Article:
Agfa Tauro 3300 UHS installed

CP Arts completes decades-long transition to digital

CP Arts' Jeti Tauro 3300 UHS marks the final transition to digital from screen printing
CP Arts' Jeti Tauro 3300 UHS marks the final transition to digital from screen printing

Retail and POS specialist CP Arts has taken the final step in its digital transition with the installation of a new Agfa Jeti Tauro 3300 UHS printer at its Exeter site.

Installed in December 2023, the Tauro is now one of two fully digital production lines topped with Kongsberg flatbed cutters.

More than 20 years after CP Arts installed its first digital printer – a Fuji Spider – the install means the firm’s digital manufacturing facilities will finally render CP’s screen printing machinery obsolete, with decommissioning set for later in 2024.

“I had always thought I would retire before the screen process was decommissioned at CP Arts,” said John Skudder, sales director at CP Arts.

Founded in 1976 as a screen printing business, CP Arts took delivery of its first full-production digital engine arriving in 2012 with the Agfa M Press Leopard.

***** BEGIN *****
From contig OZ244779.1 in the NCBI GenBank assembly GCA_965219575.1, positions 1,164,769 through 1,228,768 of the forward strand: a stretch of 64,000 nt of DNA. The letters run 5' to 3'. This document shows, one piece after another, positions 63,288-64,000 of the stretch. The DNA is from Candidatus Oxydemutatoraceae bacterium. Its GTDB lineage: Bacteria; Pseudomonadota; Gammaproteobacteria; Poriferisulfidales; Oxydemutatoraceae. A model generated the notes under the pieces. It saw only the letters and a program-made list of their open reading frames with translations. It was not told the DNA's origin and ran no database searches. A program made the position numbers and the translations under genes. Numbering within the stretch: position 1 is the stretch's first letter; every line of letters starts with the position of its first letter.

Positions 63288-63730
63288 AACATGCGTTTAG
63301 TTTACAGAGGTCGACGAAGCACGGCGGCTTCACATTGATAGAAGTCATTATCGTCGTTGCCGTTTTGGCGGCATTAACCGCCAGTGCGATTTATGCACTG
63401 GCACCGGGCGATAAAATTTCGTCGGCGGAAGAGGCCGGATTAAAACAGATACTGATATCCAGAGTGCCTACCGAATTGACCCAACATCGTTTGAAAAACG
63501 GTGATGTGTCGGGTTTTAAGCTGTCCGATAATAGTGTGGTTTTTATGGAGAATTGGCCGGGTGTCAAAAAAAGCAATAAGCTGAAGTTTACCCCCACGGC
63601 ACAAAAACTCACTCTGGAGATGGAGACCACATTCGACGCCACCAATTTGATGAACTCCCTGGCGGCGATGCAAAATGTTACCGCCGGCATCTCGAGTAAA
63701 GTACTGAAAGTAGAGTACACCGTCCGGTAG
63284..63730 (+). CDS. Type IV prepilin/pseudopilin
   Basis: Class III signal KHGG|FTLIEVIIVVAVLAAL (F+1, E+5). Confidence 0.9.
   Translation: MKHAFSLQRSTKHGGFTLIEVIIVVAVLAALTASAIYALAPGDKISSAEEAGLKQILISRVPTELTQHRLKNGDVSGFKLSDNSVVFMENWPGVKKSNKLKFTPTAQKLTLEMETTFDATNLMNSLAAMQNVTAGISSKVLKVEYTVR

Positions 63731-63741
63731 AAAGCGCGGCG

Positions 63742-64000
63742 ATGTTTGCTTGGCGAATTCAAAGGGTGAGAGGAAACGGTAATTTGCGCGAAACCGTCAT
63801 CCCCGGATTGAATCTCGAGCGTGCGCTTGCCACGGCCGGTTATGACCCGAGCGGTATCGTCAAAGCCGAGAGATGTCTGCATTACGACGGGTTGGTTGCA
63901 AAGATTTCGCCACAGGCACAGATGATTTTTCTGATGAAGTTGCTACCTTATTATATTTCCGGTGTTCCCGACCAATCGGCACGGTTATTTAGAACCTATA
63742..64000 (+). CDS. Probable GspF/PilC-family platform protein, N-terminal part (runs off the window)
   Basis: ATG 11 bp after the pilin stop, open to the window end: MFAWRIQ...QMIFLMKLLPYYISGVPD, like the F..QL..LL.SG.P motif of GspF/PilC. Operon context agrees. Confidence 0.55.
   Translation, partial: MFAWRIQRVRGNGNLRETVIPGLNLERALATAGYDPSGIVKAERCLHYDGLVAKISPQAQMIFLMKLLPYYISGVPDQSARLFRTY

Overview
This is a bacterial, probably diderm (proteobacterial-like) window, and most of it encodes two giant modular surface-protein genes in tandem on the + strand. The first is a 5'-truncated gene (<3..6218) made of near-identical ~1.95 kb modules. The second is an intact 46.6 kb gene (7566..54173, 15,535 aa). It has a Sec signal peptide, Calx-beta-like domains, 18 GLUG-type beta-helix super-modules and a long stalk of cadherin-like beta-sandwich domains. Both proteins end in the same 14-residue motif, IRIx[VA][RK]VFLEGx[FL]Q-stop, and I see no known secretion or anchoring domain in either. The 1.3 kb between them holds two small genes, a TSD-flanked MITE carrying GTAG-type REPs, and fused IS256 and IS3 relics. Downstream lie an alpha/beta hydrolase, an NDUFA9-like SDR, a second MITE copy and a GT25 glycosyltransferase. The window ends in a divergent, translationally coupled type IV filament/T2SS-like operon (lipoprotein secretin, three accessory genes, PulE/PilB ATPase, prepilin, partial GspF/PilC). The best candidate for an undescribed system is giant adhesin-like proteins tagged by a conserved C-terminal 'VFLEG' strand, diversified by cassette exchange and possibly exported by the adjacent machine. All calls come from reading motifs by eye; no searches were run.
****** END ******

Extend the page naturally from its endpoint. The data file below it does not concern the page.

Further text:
“It was an amazing machine, albeit over-engineered at that time, but it was the start of our long-term relationship with Agfa.”

The firm transitioned to Agfa’s Tauro line in 2017, when it bought one of the first available in the UK. The same machine has now been replaced by December’s Tauro installation, which has given a 30% increase in production speeds, added varnishing capability, and reduced both footprint and energy consumption.

December is traditionally a busy time at CP Arts,and the installation had to be carried out quickly: going in over the weekend, the Tauro was commissioned in four days.

Going for the Ultra High-Speed (UHS) model, CP Arts’ model is equipped with six colours with white and primer, with eight rows of printheads. 

The Tauro also varnishes faster, and with lower power consumption, than the screen printer that CP Arts previously used for high-gloss work.

James Nicholls, the company’s production manager, said: “This was a substantial investment and with technology moving at pace, we have to depreciate the asset over a short period, so it’s a large commitment. 

“It has been functional for three months and the reliability, speed and quality are impressive. For any investment, we look for a long-term relationship and are happy with Agfa and intend to stay with them.

“Since purchasing the new machine, we have gained additional business that we would not have won without it. When we clear the space used by our multi-colour screen line, we may well be looking to order a further Tauro machine.”

CP Arts employs 32 at its 2,200sqm facility in Exeter.